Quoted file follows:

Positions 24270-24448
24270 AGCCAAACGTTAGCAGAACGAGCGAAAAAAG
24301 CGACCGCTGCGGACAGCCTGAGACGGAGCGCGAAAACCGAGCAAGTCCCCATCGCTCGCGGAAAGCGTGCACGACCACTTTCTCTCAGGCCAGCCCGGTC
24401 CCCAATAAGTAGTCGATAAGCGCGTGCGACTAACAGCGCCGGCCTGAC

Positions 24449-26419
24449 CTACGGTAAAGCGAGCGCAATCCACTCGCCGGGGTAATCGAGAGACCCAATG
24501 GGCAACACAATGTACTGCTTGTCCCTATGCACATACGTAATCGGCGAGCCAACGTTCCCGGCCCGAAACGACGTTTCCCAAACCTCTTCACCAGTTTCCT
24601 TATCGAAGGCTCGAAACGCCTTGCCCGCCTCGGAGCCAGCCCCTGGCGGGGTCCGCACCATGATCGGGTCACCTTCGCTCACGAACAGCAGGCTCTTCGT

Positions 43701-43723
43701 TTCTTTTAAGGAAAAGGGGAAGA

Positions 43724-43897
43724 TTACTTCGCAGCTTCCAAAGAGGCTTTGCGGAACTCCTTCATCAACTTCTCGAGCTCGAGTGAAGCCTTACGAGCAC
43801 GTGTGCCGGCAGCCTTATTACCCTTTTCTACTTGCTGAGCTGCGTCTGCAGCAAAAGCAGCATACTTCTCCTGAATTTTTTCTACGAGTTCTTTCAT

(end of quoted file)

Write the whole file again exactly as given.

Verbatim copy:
Positions 24270-24448
24270 AGCCAAACGTTAGCAGAACGAGCGAAAAAAG
24301 CGACCGCTGCGGACAGCCTGAGACGGAGCGCGAAAACCGAGCAAGTCCCCATCGCTCGCGGAAAGCGTGCACGACCACTTTCTCTCAGGCCAGCCCGGTC
24401 CCCAATAAGTAGTCGATAAGCGCGTGCGACTAACAGCGCCGGCCTGAC

Positions 24449-26419
24449 CTACGGTAAAGCGAGCGCAATCCACTCGCCGGGGTAATCGAGAGACCCAATG
24501 GGCAACACAATGTACTGCTTGTCCCTATGCACATACGTAATCGGCGAGCCAACGTTCCCGGCCCGAAACGACGTTTCCCAAACCTCTTCACCAGTTTCCT
24601 TATCGAAGGCTCGAAACGCCTTGCCCGCCTCGGAGCCAGCCCCTGGCGGGGTCCGCACCATGATCGGGTCACCTTCGCTCACGAACAGCAGGCTCTTCGT

Positions 43701-43723
43701 TTCTTTTAAGGAAAAGGGGAAGA

Positions 43724-43897
43724 TTACTTCGCAGCTTCCAAAGAGGCTTTGCGGAACTCCTTCATCAACTTCTCGAGCTCGAGTGAAGCCTTACGAGCAC
43801 GTGTGCCGGCAGCCTTATTACCCTTTTCTACTTGCTGAGCTGCGTCTGCAGCAAAAGCAGCATACTTCTCCTGAATTTTTTCTACGAGTTCTTTCAT